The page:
1 Description
2 Gallery
3 References
4 External links


The male and female remain colourful throughout the year, lacking an eclipse plumage. The drake has a rich chestnut back, pale grey flanks and a salmon-coloured breast speckled in black. A black band runs from the top of its head down to the nape. Females have an olive-brownish back with the head blotched and striated in white, with pencilled barring on a pale chest and belly. Both have a dark tail, a contrasting pale rump, and a distinctive white patch on the wing. Bills are grey and legs and feet are pink in both sexes. Pairs easily bond. Their contact calls are a cat-like mee-oowing in ducks, a lingering peewoo in drakes. Most ringed teals average 14–15 inches (36–38 cm) long, with a 28-inch (71 cm) wingspan. Individuals typically weigh 11–12 ounces (310–340 g). Ringed teals also have webbed toes with long, pointed claws that specialize in allowing the birds to sit on tree branches. These specialized toes are unique, as most waterfowl cannot easily remain perched on tree branches.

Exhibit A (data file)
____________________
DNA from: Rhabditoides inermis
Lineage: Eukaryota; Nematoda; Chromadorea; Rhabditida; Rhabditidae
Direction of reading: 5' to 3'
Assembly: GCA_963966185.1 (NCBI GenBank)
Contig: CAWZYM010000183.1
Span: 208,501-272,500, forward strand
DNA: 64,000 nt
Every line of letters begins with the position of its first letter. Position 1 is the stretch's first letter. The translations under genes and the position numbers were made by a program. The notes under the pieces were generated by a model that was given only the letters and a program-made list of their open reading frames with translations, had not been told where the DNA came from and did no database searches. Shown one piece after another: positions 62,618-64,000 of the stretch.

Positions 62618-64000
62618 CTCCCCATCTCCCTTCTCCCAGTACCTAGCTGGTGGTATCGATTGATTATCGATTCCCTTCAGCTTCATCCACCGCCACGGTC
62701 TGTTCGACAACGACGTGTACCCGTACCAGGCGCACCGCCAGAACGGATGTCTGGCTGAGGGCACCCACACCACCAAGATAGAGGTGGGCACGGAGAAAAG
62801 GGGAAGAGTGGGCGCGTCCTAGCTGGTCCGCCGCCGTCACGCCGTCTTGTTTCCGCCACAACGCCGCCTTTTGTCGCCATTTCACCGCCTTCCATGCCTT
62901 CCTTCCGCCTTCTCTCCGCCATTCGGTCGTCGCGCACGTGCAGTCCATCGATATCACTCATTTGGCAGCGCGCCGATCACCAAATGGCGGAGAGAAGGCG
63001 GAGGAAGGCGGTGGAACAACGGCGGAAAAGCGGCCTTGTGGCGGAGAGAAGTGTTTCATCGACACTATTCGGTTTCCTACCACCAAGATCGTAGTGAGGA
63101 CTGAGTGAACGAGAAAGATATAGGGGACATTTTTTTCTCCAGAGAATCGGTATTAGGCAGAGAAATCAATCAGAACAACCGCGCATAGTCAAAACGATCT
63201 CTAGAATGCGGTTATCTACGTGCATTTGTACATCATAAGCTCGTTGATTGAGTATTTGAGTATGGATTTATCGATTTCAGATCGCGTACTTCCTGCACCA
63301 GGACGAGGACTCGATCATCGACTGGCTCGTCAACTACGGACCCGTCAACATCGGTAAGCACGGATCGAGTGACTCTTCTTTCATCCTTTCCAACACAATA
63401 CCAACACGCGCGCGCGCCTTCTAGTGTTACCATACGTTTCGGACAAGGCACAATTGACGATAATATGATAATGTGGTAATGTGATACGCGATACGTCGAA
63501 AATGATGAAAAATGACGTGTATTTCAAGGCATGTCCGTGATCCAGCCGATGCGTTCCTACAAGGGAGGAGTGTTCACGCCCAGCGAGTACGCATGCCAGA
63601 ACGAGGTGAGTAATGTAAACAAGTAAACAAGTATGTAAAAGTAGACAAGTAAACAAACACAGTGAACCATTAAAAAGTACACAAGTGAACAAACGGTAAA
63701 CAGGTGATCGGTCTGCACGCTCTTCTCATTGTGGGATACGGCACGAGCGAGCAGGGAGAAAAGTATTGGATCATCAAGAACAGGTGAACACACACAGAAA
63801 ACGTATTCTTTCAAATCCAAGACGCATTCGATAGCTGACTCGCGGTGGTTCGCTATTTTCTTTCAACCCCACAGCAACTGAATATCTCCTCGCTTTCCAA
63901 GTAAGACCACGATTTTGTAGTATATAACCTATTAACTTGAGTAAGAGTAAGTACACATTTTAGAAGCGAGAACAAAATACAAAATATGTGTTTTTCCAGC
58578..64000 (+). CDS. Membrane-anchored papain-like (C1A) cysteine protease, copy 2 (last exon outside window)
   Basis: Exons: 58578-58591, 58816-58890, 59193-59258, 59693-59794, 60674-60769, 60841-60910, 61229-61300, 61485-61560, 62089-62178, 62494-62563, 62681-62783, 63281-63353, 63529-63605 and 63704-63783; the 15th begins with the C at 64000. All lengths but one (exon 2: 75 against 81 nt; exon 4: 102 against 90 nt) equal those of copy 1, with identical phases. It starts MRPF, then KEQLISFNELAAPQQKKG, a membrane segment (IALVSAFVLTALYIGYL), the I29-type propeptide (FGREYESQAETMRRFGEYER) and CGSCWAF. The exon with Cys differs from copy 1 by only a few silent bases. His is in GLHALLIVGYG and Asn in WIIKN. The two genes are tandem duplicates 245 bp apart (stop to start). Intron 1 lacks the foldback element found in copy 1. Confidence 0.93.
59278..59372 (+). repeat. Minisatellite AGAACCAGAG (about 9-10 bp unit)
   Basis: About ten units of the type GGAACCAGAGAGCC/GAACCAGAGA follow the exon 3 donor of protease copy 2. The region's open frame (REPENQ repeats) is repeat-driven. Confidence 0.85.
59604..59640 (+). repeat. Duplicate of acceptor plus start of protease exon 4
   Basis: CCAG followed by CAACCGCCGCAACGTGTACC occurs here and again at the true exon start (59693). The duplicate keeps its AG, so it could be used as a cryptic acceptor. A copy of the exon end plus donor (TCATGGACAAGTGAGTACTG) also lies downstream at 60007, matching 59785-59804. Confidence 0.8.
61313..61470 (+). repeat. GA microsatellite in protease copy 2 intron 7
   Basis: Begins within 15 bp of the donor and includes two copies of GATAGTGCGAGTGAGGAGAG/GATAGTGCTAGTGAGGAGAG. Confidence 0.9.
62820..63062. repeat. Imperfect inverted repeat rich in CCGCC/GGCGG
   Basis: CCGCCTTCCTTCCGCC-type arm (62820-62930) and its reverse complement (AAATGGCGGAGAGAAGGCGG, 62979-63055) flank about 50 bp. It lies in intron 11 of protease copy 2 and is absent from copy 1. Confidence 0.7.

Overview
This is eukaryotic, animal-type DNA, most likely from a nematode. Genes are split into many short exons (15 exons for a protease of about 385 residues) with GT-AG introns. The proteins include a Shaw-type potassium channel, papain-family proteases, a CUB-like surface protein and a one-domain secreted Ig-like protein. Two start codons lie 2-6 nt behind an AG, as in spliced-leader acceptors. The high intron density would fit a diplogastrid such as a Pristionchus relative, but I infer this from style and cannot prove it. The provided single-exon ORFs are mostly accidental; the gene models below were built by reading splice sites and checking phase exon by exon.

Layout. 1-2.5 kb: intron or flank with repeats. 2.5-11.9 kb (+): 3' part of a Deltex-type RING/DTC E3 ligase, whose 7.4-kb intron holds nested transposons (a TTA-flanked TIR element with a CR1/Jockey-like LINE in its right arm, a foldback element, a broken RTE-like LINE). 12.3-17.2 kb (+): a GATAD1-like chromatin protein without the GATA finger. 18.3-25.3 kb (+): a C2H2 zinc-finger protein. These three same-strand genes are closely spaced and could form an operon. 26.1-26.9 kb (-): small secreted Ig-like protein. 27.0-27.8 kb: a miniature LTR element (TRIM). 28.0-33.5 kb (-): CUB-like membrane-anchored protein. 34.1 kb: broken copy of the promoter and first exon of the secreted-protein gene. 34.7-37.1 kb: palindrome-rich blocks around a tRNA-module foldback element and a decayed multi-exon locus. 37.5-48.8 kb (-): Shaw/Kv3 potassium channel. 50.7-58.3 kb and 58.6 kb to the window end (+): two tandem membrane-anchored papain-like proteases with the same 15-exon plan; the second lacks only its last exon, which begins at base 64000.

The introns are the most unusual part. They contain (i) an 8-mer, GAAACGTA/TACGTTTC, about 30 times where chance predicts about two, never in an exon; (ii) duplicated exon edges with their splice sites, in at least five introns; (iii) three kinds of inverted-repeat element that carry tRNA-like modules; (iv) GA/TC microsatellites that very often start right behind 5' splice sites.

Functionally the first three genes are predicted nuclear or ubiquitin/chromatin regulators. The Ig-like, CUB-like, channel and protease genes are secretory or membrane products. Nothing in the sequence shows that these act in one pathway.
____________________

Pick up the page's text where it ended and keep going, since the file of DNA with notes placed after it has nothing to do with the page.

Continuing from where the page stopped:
The ringed teal breeds in north-west Argentina and Paraguay, also occurring in Bolivia, Brazil and Uruguay. Upon reaching sexual maturity, ringed teals form strong pair bonds. These pair bonds typically last a single breeding season, but can last for the lifetime of a pair. A pair bond begins with the male courting the female. In general, courting consists of large amounts of preening, flashing the iridescent green patches on the wings, and swimming in figure eights around the female of interest while vocalizing. Once a pair bond is solidified, mating occurs in the water. Nests are usually created out of hollow holes in tree cavities. The nests are lined with down and the female tends to be the defender of the nest. The male, however, will defend the female against other males and potential predators throughout their pair bond. Females typically lay 6-12 eggs that are white in colour. The eggs are incubated for an average of 29 days. Both male and female participate incubating the eggs, however, one captive study shows that the females were solely responsible for incubation. Hatched chicks are precocial. Precocial chicks are mostly developed upon hatching, have a layer of down feathers, can walk, function, and essentially feed themselves. Although, the chicks hatch with a layer of feather down, it is not waterproof. Since the chicks spend most of their time in the water, they rub on the parents, in doing so, they gain essential oils needed for waterproofing. Both the male and female play a large role in raising and defending the chicks until they fledge at 50–55 days old. The male, however, tends to be the most invested and will often be seen following behind separated or slower chicks. Until fledging, the chicks stay in a close group and learn quickly from their parents how to forage, swim efficiently, and avoid predators. Often, the bonded pair is able to produce two groups of offspring in one breeding season. The male will continue to care for the first group of chicks, while the female incubates the second group of eggs. The ringed teal's pair bonding behaviour makes reproduction very efficient. By the end of a breeding season it is possible for a bonded pair to have laid and hatched up to 24 offspring.